A turbulent road trip through the Canadian wilds of my childhood with my son

Doug McKinlay
·9-min read
Doug McKinlay and his son Charlie enjoyed running the Nahatlatch River rapids
Doug McKinlay and his son Charlie enjoyed running the Nahatlatch River rapids

This might be my worst nightmare. I'm clinging to my son's leg, knuckles white from clutching at the spongy fabric of his wetsuit as another wave of icy water lashes our raft and propels us ever closer to the Jaws of Death. I'll do anything to prevent us going overboard. It's not just being plunged into the turbulent white water; it's the fear that, if I let go, his mother will kill me.

As father-son expeditions go, rarely can you find an adventure with more bonding potential than tackling the wilds of Canada, especially in the province of British Columbia. It's the western-most province of the country and covers more than 350,000 square miles, much of its mountainous terrain unchanged from the days when the first humans walked across the land bridge from Asia some 16,000 years ago.

White-water rafting on the Nahatlatch River in BC's Fraser Canyon, I reckoned, would be the highlight of the trip with my 12-year-old son, Charlie. The aim was to give him his first taste of the country where I grew up, wrenching him from his beloved PlayStation and instilling in him the sense of adventure I felt as a 13-year-old on my first hikes.

Taking a route through the Rocky Mountains from Calgary to the Pacific Ocean, then heading north to Whistler, I pictured us building campfires, tackling the hiking trails among the peaks of the Rockies and navigating spindly train trestles by bike in Myra Canyon. Charlie was in for a shock.

Beautiful scenes of Emerald Lake near Fernie, British Columbia
Beautiful scenes of Emerald Lake near Fernie, British Columbia

Fernie, our first overnight stop, is in the East Kootenay region of the Rocky Mountains and is the quintessential chocolate-box mountain town, maintaining much of its rustic frontier charm. We've been driving six hours, and we're looking forward to exploring. The last time I came here was on a post-high school Rockies road trip with some buddies in a rusty green Ford F150 pick-up truck. Our digs are in the Snow Creek Cabin at the Fernie Alpine Resort, a log cabin set deep in the forest. The large wrap-around deck, complete with hot tub, is the perfect spot to contemplate the last of the day's light and appreciate the all-enveloping quietness.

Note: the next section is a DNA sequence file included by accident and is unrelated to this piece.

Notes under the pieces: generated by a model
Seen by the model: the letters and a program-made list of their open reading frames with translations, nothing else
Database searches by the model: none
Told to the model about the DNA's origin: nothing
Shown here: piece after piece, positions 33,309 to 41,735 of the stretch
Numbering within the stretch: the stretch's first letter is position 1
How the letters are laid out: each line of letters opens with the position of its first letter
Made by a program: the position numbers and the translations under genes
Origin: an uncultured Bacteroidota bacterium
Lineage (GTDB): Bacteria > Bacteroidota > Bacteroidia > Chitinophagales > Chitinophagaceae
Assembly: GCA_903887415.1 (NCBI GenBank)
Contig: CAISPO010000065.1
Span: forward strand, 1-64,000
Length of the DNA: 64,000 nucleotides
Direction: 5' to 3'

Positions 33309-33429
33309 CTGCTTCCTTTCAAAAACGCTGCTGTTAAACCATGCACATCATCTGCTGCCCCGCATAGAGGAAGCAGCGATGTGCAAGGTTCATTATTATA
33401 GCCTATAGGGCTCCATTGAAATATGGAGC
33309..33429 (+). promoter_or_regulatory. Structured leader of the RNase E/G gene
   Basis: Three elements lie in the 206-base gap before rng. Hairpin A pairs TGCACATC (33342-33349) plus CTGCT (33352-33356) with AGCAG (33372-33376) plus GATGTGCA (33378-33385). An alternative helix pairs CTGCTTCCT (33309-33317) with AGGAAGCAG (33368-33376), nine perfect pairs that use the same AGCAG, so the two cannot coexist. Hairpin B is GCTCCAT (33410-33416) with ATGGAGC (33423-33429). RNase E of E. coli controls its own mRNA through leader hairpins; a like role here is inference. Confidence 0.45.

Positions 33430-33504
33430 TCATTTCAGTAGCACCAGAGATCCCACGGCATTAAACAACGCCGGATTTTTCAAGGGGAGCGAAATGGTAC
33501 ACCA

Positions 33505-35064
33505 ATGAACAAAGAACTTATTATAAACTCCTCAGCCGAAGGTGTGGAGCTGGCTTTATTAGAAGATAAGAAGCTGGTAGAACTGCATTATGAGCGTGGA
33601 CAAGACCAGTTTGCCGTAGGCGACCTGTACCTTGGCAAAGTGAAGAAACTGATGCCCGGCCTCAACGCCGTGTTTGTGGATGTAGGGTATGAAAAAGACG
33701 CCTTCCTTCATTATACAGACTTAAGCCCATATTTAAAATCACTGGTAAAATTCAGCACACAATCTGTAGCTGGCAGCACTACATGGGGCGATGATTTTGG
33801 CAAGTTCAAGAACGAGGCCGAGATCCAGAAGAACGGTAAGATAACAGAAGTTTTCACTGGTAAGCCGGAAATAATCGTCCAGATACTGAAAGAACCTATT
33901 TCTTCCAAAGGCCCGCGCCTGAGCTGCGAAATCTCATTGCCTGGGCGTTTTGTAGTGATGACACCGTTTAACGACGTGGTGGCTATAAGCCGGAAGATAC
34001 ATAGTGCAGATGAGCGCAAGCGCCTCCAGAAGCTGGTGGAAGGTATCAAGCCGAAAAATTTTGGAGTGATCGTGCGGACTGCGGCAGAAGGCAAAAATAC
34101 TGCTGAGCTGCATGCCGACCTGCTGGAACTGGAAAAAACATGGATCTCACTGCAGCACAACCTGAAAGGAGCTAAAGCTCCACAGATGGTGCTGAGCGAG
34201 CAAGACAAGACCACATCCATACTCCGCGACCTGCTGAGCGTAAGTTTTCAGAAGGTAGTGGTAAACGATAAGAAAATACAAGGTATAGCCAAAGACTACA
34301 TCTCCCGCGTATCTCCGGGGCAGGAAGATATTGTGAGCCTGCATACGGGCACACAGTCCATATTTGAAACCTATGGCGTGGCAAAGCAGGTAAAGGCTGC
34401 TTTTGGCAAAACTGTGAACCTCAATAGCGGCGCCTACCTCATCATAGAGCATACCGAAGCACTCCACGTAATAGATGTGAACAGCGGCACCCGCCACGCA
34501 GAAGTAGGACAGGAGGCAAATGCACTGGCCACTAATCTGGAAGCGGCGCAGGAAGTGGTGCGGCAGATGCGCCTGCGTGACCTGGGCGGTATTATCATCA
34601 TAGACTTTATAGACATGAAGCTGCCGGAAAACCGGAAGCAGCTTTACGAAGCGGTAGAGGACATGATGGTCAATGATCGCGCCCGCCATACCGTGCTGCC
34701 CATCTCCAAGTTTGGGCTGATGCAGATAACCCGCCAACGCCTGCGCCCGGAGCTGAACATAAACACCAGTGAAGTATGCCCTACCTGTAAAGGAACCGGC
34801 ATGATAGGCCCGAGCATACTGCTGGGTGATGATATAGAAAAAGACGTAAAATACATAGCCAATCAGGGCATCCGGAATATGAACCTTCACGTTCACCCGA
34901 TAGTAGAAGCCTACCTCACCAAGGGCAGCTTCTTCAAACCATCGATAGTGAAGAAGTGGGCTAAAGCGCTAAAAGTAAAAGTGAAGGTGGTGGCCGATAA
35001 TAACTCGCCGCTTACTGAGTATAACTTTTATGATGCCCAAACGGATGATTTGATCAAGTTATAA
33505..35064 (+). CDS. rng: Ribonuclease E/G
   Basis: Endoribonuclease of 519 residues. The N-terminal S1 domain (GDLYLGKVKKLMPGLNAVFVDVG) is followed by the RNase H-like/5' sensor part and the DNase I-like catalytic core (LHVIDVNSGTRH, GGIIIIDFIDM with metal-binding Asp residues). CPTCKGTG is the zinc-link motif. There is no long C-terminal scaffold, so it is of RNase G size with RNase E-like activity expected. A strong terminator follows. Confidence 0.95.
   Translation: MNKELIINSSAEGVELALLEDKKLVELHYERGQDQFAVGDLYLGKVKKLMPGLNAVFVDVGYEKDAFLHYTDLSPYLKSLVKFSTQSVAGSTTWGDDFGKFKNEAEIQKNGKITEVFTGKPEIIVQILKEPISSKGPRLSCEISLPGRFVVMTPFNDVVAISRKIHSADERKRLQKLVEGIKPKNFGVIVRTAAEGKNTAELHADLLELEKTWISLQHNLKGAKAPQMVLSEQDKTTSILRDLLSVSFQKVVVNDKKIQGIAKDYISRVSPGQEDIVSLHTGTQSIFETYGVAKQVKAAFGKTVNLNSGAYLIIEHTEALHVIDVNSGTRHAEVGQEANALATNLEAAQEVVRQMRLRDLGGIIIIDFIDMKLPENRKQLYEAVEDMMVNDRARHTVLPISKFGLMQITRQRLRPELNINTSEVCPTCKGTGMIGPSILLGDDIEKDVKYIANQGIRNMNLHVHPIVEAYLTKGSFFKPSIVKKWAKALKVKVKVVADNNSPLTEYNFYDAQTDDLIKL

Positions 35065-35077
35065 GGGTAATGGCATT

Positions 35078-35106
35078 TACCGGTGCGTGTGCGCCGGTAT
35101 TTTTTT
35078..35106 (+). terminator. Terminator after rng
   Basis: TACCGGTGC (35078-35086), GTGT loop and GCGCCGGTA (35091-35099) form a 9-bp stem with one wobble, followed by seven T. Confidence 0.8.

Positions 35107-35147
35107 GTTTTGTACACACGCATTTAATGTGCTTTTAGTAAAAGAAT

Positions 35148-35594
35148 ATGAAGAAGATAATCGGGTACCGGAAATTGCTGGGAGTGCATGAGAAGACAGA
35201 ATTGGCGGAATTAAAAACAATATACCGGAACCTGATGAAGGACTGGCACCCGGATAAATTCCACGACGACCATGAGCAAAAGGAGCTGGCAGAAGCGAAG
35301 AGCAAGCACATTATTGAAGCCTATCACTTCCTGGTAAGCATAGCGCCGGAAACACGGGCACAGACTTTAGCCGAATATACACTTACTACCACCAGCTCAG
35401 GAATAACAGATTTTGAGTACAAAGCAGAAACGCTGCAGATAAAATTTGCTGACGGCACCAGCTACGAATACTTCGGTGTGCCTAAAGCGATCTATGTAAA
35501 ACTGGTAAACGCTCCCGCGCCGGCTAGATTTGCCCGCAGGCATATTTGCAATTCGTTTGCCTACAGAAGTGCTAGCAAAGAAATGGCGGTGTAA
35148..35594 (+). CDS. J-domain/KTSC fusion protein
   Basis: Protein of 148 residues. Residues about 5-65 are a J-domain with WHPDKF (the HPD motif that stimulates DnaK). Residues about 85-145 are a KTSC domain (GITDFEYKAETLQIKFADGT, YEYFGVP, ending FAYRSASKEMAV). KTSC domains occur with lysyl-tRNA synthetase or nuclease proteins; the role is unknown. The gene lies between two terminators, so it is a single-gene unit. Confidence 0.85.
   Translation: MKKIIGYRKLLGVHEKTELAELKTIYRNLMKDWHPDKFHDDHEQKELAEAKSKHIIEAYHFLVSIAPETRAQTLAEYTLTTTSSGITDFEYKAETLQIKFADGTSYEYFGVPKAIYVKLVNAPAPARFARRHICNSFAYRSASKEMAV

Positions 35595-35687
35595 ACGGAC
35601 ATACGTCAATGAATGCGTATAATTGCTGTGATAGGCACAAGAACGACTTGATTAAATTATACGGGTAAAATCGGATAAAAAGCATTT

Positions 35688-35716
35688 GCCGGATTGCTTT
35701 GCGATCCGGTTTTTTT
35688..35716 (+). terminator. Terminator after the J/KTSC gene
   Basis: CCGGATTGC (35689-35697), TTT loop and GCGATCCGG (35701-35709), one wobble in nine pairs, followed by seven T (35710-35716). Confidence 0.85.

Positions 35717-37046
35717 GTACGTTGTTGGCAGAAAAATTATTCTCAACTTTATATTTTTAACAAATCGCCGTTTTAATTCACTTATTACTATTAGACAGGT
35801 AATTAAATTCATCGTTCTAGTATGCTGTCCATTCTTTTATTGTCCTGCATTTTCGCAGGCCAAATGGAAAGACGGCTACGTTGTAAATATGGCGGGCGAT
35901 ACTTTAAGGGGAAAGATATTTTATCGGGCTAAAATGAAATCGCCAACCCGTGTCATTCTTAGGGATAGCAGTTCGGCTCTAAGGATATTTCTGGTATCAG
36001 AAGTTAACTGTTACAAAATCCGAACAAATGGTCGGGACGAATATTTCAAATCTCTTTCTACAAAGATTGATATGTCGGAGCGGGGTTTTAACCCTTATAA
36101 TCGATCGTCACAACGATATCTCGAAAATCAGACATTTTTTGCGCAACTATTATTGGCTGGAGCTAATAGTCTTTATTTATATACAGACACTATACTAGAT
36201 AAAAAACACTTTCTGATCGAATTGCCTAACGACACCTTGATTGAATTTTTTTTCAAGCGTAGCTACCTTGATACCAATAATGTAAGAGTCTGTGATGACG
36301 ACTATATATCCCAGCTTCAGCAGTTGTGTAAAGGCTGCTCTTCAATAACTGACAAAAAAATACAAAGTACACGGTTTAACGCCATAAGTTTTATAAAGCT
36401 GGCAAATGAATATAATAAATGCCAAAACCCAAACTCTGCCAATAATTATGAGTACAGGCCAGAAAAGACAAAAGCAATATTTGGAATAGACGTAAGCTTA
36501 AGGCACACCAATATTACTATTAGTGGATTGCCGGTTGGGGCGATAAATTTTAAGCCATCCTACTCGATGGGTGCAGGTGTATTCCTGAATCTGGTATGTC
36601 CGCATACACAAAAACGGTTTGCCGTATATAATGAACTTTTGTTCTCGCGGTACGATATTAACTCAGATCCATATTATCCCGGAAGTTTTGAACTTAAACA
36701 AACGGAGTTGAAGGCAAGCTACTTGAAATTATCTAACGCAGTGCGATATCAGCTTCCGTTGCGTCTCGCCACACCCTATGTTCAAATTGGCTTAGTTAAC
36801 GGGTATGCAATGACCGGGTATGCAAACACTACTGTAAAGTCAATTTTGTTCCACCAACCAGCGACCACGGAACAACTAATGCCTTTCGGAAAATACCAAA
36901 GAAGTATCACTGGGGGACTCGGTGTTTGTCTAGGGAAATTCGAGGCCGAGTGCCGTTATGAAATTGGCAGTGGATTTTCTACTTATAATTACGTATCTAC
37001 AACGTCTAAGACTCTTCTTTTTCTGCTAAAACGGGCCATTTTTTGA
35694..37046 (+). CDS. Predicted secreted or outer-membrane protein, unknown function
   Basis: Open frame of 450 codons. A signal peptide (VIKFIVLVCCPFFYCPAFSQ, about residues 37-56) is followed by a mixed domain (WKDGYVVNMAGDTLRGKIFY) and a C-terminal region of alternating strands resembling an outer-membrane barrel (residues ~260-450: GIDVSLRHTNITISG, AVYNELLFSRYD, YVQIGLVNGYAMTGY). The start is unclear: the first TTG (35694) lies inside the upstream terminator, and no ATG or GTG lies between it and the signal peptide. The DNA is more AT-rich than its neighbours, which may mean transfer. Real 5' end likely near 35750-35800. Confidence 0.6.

Next day, we venture up the Lizard Range, taking the Elk Chair, a four-person ski lift providing summer access to the far reaches of the peaks. The skies are blue, with just a wisp of cloud; the air has that snap of elevation, a crispness that can only come from some of the cleanest air on the planet. Charlie is all questions and curiosity, running ahead, through alpine meadows, to climb the steepest parts of the Boom Trail.

Like every good road trip, there are frequent stops. North America is renowned for its roadside attractions, and we soon encounter a 10ft-high statue of Sasquatch – the legendary Wildman of the Woods – which merits an impromptu photograph. And earlier at Sparwood, we find what's billed as the world's biggest dump truck, the 22ft high Terex 33-19 Titan, now preserved as a static tourist attraction.